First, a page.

The DRD process also allows opposing parties to share practical information. Such as how documents are stored, how searches might be undertaken and how the document review process should be executed.
Parties and their lawyers will be under an express duty to cooperate and engage before the CMC in order to promote reliable, timely and cost-effective disclosure. At the CMC, the Court will proactively determine which of the five disclosure models (Models A to E) is appropriate to each issue requiring Extended Disclosure.
Explore our entire eDiscovery sectors and solutions offering here.
The Extended Disclosure Models
Extended Disclosure may take the form of one or more of the Disclosure Models set out below. There is no presumption that a party is entitled to Extended Disclosure, and in particular Model E disclosure will only be ordered “in an exceptional case” with justification from the parties in a specific section of the DRD.
The court may order that Extended Disclosure be given using different Disclosure Models for different Issues for Disclosure in the case. In the interests of avoiding undue complexity, the court will rarely require different Models for the same set of documents. The court may also order that Extended Disclosure be given by only one party. Or that different Models are to apply to each party’s Disclosure on a particular Issue for Disclosure.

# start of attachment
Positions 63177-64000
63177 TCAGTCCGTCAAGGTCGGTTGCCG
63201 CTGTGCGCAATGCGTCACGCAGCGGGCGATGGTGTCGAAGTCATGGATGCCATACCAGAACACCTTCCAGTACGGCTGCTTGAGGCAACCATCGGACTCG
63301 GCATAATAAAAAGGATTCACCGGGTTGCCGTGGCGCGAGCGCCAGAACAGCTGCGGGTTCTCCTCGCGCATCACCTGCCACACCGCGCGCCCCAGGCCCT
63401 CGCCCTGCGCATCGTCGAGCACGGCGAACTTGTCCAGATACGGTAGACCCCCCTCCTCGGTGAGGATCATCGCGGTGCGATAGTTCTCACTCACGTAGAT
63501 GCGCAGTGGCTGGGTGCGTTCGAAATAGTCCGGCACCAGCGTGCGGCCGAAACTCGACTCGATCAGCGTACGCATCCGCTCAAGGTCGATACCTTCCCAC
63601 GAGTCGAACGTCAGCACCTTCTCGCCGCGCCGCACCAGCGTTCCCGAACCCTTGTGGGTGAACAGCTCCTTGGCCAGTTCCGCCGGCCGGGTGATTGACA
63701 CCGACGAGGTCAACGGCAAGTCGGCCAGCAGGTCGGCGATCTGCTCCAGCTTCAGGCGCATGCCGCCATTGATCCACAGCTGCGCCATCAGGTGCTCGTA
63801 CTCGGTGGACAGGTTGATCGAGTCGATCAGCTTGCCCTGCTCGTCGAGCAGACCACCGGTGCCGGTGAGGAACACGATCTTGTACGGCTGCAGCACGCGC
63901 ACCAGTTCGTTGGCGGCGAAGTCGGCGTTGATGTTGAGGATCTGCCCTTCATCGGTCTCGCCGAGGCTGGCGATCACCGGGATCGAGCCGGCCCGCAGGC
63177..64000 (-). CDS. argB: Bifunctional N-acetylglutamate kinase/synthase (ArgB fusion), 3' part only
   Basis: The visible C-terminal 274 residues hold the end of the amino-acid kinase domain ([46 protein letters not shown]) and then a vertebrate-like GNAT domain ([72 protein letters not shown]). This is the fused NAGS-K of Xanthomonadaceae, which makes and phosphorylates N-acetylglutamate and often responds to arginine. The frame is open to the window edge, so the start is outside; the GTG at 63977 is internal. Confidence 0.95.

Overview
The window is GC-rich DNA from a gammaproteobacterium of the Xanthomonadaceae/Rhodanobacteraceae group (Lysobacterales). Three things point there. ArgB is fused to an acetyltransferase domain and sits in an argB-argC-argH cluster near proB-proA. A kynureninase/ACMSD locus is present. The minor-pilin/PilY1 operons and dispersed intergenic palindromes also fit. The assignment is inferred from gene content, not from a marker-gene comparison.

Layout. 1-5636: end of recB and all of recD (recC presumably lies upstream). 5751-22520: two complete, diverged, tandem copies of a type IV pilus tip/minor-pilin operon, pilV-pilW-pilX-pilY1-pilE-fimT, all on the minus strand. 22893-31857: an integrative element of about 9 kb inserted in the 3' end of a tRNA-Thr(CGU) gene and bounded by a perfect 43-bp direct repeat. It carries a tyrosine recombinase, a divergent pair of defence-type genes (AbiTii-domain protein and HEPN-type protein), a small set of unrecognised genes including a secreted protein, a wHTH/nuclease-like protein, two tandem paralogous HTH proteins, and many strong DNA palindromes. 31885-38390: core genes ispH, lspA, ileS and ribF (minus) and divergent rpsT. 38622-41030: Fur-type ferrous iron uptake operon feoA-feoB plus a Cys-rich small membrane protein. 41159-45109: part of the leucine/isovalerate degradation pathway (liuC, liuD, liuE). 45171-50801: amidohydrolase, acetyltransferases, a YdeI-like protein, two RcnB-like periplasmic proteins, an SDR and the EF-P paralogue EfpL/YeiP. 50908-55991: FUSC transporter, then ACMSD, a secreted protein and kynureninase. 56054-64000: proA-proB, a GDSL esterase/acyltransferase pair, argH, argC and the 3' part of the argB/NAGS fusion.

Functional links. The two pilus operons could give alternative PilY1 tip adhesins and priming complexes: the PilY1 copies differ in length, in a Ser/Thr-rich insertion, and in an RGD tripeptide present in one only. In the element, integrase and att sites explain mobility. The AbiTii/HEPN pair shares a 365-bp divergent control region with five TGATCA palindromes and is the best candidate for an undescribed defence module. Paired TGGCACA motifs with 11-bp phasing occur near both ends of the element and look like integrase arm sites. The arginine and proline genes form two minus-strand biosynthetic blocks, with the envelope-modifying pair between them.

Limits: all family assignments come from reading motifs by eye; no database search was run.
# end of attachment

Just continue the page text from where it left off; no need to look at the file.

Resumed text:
Model A: Disclosure Confined to Known Adverse Documents
The court may order that the only disclosure required in relation to some or all the Issues for Disclosure is of known adverse documents.
Model B: Limited Disclosure
The court may order the parties to disclose (where and to the extent that they have not already done so by way of Initial Disclosure, and without limit as to quantity):
- The key documents on which they have relied (expressly or otherwise) in support of the claims or defences advanced in their statement(s) of case; and
- The key documents that are necessary to enable the other parties to understand the claim or defence they have to meet;
- A party giving Model B Disclosure is under no obligation to undertake a search for documents beyond any search already conducted for the purposes of obtaining advice on its claim or defence or preparing its statement(s) of case.
Model C: Request-Led Search-Based Disclosure